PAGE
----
Building a Platform

Nevertheless, journalists such as Yann L’Hénoret, who directed a Netflix documentary on Macron, have commented on Macron’s collaborative spirit as everyone could give their own view before he came to a final decision.[10]

In this vein, perhaps, Macron undertook an ambitious, large-scale project previously unheard of in France, during the months before the election. La Grande Marche involved a mass door-knocking operation to gather data on what the French public thought were the next steps needed in their country’s future.

France is privacy-conscious; parties cannot even copy voting records. Liegey Muller Pons (LMP) is a Paris-based firm formed by three former Obama volunteers. What they learnt from the US campaigns was the utility of data – which helped target most-likely voters for contact and advertising.

From online registrations, LMP turned about 5,000 signatories into En Marche volunteers, gave them basic interviewing tips and management skills, and set them to work. An app was developed which made data-collection as easy as possible via the use of keywords. For instance, volunteers could ask the question “what doesn’t work in France?”. If the interviewee commented on their children’s schooling, the keyword “education” would be tapped. Over three months, volunteers spoke to 100,000 people and filled out 25,000 questionnaires.[11]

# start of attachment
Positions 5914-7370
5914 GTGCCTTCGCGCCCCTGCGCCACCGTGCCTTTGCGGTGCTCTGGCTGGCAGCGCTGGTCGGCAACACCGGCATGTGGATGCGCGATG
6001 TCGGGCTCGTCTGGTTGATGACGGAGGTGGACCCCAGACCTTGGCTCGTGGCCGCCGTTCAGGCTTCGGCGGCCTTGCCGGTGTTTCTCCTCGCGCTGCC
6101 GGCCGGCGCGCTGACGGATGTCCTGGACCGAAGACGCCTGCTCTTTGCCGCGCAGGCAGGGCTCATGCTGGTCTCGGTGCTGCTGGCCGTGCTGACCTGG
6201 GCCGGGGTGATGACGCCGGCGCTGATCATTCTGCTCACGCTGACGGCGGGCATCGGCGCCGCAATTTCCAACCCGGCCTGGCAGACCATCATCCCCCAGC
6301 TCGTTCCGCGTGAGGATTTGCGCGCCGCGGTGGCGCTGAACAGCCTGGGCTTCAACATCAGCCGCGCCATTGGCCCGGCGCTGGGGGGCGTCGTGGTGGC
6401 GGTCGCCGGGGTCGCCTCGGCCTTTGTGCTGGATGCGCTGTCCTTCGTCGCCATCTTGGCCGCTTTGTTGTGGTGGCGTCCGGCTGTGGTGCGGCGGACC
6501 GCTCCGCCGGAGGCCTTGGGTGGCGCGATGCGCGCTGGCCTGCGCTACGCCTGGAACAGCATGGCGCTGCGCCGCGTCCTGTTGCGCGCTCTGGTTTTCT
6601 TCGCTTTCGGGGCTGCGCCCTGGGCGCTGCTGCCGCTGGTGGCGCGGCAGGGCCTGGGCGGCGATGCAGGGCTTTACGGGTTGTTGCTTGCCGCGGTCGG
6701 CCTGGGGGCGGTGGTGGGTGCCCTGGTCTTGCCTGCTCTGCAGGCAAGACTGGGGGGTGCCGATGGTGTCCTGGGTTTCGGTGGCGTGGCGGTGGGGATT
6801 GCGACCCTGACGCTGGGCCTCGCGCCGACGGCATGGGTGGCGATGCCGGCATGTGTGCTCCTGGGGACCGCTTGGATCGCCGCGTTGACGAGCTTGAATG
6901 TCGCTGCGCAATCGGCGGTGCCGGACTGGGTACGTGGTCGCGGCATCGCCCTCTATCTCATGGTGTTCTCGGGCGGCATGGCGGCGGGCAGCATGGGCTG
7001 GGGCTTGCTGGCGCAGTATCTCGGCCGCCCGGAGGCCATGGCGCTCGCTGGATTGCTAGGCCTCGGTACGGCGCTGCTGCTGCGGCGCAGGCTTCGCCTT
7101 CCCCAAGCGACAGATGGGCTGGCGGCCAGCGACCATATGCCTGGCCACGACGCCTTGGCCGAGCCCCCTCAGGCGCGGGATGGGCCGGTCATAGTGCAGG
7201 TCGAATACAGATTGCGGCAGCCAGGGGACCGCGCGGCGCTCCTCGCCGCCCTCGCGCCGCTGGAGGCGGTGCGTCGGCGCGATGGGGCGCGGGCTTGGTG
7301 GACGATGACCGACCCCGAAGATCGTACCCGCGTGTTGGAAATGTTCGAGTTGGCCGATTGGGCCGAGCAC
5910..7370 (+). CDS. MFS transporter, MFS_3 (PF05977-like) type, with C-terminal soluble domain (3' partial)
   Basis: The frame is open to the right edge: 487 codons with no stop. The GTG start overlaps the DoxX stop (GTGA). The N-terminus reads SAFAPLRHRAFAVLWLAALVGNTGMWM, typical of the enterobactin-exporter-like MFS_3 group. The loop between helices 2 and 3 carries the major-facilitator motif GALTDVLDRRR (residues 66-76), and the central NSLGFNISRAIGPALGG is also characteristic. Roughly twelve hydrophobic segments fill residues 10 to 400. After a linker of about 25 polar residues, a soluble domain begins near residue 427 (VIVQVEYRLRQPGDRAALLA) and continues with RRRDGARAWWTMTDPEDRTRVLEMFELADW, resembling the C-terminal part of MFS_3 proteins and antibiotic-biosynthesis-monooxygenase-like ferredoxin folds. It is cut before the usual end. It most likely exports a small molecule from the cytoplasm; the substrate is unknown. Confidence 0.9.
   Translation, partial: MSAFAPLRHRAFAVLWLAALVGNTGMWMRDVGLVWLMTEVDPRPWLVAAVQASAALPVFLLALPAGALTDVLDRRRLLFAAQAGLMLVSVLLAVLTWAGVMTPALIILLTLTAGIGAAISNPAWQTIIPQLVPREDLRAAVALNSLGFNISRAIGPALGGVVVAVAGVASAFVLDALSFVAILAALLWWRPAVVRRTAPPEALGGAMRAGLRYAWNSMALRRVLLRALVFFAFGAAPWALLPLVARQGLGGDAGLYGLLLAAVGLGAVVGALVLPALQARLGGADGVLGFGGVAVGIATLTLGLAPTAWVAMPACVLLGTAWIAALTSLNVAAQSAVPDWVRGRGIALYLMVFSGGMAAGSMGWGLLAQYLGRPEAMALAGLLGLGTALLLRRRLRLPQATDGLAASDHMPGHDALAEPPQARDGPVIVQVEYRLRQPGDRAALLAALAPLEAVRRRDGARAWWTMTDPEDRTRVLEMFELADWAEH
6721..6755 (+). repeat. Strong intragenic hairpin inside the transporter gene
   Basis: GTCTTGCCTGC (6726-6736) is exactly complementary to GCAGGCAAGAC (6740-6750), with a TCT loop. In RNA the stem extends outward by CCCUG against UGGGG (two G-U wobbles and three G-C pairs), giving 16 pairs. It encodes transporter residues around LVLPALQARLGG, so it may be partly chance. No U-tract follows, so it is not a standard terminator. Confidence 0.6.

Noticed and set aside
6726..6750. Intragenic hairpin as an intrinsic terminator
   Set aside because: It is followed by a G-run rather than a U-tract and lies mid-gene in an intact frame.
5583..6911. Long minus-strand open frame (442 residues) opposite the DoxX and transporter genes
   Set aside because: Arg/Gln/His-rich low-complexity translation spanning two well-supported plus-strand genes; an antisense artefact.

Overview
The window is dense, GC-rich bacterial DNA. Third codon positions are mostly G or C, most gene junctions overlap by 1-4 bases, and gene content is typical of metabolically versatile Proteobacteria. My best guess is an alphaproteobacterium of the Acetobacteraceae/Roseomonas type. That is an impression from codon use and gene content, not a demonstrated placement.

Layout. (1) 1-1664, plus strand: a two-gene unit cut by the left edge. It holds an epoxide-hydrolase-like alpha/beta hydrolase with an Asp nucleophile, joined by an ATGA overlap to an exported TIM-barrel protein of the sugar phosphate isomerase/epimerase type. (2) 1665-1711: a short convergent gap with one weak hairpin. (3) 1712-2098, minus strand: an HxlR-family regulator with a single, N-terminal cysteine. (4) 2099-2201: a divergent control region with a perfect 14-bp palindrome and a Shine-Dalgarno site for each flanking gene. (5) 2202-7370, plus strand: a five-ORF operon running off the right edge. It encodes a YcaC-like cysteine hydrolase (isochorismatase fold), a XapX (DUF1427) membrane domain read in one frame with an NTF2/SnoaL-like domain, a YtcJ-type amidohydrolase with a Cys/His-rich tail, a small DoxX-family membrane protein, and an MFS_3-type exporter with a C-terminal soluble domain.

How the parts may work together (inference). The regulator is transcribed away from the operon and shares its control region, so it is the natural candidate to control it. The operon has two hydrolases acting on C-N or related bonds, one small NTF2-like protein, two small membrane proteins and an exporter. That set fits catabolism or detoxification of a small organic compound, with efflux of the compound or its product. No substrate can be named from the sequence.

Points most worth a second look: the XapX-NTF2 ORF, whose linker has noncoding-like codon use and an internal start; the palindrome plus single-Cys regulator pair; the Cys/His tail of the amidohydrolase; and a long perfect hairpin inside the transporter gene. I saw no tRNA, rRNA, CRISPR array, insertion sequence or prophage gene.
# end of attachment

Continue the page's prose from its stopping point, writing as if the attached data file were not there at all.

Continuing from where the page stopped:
LREM on the whole, shuns traditional left-right ideological spectrums.[12] Macron has been both banker and socialist, but perhaps “technocrat” suits him best. His reformist agenda seems to speak to this desire to fix problems but avoid utopian five-year plans.[13] If there is one constant in Macron’s vision, it may well be the promises of tech-nation exceptionalism.

Technology heavily intertwined with door-knocking in Macron’s election run. Drawing from the conversations of La Grande Marche, the data analyst firm Proxem determined the most common themes of the responses and how strongly the interviewees felt about each of them. Macron then delivered his diagnostic on the state of the nation in three public meetings, three hours each, live-streamed across the internet.

“Family” and “social protection” were hot-button issues, with “solidarity” and “integrity” as important values.[14] When Macron unveiled his platform, only two months before the first vote, his policies reflected what he had heard from the public.[15] His liberalism, for instance, is tempered with protections like the Posted Workers’ Directive, in which employees of foreign firms must be paid at the same rates as their host communities and thus avoiding undercutting local workers.[16]